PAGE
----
31 thoughts on “SN15”

    1. So we have two things to celebrate today; Starship SN15 not blowing up, and George not blowing up!

      This is a good day. 🙂

  1. Landed vertically on a pillar of flames, like God and Heinlein intended.

    … now don’t blow up. Stay. Staaayy. Good Starship.

  2. Nice. Okay put the cigars away… Now on-to orbit…. So much left to do…

    To paraphrase one D. Vader:

    “Tear this ship apart and inspect everything! I want to make sure we find it adhered to the plans!”

    “As you wish, sir!”

  3. I forgot that today was the anniversary of Shepard’s flight, and I shouldn’t have. My second grade class and I (at the advanced age of 7 years) sat, on the floor, in front of a black and white TV one of the mothers had brought in, and watched Freedom 7 take off at 8:34 am Central DST. I remember the moment like it was this morning: it was the moment when I decided what I wanted to do with my life.

    1. Of course, early in March of this year, my wife and I received what was obviously a card from my sister. It was addressed to both of us, and we looked at each other in puzzlement. We speculated, as I started to open the envelope, that it might be a St. Patrick’s day card.

      It was a card commemorating Kat’s and my wedding anniversary.

      It would be funny (or funnier) if this was the first time… But it’s, I believe, the third time that we’ve done exactly the same thing.

      If my sister stops sending us cards, we’re screwed…

    2. I was very, very young when Shepard flew (5 y/o). I *think* I watched it on a portable 19″ B&W set at our neighbor’s duplex. To be honest I cannot remember if it was Shepard or Grissom. It was a Mercury Redstone rocket.

      That’s an amazing co-incidence. Or maybe SpaceX thought it’d be cool to try it today. I dunno. Both are historic.

        1. Should I worry why you were wearing a pressure suit for bedtime? And did you also wear a crash helmet?

          — Oh, I hope not!

  4. My father was in the Marine helicopter crew that picked Shepard up. When I was going through his old military records after he died, I came across not only the orders for his detachment to support Project Mercury, but his copy of the crew flight time documentation, which also listed one “A.Shepard”.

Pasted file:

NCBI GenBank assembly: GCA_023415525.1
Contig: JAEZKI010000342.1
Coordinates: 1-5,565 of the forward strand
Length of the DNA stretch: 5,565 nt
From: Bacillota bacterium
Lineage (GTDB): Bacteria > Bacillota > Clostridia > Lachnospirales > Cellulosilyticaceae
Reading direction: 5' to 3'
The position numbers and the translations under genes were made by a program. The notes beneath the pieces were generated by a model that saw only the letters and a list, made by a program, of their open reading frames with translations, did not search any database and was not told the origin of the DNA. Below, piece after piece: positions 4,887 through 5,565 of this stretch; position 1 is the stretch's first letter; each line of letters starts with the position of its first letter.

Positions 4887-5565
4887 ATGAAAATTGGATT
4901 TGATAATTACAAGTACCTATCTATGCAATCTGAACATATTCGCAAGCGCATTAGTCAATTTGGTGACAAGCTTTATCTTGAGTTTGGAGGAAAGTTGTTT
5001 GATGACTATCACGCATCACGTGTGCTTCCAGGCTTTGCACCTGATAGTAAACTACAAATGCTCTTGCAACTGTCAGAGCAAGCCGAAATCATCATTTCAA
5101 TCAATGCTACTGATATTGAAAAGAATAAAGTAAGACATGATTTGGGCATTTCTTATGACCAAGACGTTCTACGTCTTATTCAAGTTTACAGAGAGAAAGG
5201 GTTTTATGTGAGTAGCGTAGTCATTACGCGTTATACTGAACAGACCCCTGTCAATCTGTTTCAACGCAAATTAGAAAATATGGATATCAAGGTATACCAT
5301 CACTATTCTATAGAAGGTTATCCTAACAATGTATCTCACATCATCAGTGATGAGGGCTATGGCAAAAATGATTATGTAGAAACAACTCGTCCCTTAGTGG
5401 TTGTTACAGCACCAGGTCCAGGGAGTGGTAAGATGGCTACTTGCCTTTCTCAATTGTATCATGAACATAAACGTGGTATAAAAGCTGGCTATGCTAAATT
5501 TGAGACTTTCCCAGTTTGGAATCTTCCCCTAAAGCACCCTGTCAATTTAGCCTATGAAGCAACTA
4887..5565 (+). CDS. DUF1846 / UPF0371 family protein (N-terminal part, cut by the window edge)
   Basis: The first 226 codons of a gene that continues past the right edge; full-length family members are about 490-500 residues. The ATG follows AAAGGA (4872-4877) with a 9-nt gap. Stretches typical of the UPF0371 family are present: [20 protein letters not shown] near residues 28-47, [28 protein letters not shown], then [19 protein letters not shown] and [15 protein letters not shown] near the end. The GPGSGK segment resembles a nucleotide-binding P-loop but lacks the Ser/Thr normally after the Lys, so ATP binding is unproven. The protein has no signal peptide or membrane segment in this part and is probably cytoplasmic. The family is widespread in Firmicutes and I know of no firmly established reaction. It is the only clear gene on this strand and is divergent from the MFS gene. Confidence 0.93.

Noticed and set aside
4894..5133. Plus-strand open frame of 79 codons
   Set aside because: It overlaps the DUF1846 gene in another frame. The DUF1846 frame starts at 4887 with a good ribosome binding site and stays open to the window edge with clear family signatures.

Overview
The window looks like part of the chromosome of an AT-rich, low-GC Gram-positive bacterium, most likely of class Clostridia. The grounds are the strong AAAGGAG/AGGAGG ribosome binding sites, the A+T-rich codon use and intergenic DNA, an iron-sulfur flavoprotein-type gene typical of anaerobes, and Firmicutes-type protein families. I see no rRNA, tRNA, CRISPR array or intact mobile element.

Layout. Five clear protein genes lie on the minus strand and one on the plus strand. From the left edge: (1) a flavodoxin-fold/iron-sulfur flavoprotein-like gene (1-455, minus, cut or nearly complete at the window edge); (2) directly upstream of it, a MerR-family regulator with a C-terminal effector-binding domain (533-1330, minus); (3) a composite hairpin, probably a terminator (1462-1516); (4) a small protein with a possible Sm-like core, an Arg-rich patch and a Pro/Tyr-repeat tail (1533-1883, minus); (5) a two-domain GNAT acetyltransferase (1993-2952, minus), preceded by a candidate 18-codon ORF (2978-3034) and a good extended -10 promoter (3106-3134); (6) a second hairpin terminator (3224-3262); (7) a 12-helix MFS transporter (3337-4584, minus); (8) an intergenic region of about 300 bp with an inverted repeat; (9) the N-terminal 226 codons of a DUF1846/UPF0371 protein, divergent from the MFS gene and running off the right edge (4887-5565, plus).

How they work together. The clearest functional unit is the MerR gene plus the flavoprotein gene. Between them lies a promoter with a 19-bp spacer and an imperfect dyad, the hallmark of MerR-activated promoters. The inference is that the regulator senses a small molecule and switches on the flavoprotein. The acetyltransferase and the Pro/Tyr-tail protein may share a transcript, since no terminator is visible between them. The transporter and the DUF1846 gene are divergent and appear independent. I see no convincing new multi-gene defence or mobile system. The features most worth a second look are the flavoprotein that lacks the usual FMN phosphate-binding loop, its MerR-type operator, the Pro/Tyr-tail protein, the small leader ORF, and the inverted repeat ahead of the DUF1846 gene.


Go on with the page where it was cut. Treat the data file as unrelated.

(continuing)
(He was also in the crew that picked up Grissom, but no similar card. In his opinion, Grissom “knew he screwed something up”).

    1. The late Deke Slayton addressed the “Grissom messed up” meme.

      The man who decided on the men to go to the Moon suggested that Gordon Cooper messed up big time by being a hot shot and landing his F106 on too short a runway at Huntsville.

      Grissom he describes as having an incredible work ethic and working hand-in-hand with the McDonnell engineers designing the Gemini. The suggestion was that were it not for the Apollo 1 disaster, Grissom would have been the first man on the Moon.

        1. Yes, I had that experience landing a Piper PA-28 Warrior on runway 9 at Madison, WI (MSN) .

    2. Liberty Bell 7 was eventually recovered from the sea floor, long after Grissom was dead. The switch controlling the explosive bolts on the hatch had clearly *not* been thrown. The hatch just blew.

  5. Cameras didn’t work too well but when the smoke cleared the craft was upright on the ground.

    There was a small fire at the base for many minutes – do not know what it was. It was put out after a while.

    Congratulations to Space X

  6. I was noticing that the “Engine Cam” shots did not show the (*messy*) fire and debris that earlier (failure) launches had. It looks that they may be getting things straight.

    1. Yep. SpaceX had said ever since they scrapped 12-14 that 15 was the first of a refined design, and they proved it in spectacular fashion yesterday.

    2. I noticed that as well. The fire in that volume isn’t surprising because that sort of exhaust flow occurs on other launch vehicles, but other launch vehicles don’t require that area to be reused at landing.

      Without data from SpaceX, I’d never know how detrimental those fires were to the early flights. As a person with empathy for future passengers, not seeing the fire and have a successful landing gives greater confidence that the failures of the past have been sorted. That may or may not be true, but appearances does help. I look forward to seeing repeat safe landings.

      1. There will be so many flights before there are passengers, especially ptp Earthly ones, that everyone but the paid shills will forget about the test failures.

  7. It looked to me like the transition from horizontal back to vertical for the landing happened much higher up than previous flights. I don’t know if that’s from the angle of the cameras or if it was a change in flight profile.

    It certainly appeared to be a much more controlled and longer hover down to the surface in a vertical orientation compared to previous flights, and possibly on two engines most of the time instead of down-selecting to just one.

    Anyone else notice anything similar?

    1. I suspect that was an artifact of having two good working engines that functioned properly to touchdown. In short, the others should have looked like that, but due to lack of thrust, they came down faster and hit too hard. It is like many other things, when done right, it looks smooth and easy.

    2. They relit all three, and when the computer was satisfied that two had started shut the third off. That was something new for this flight.

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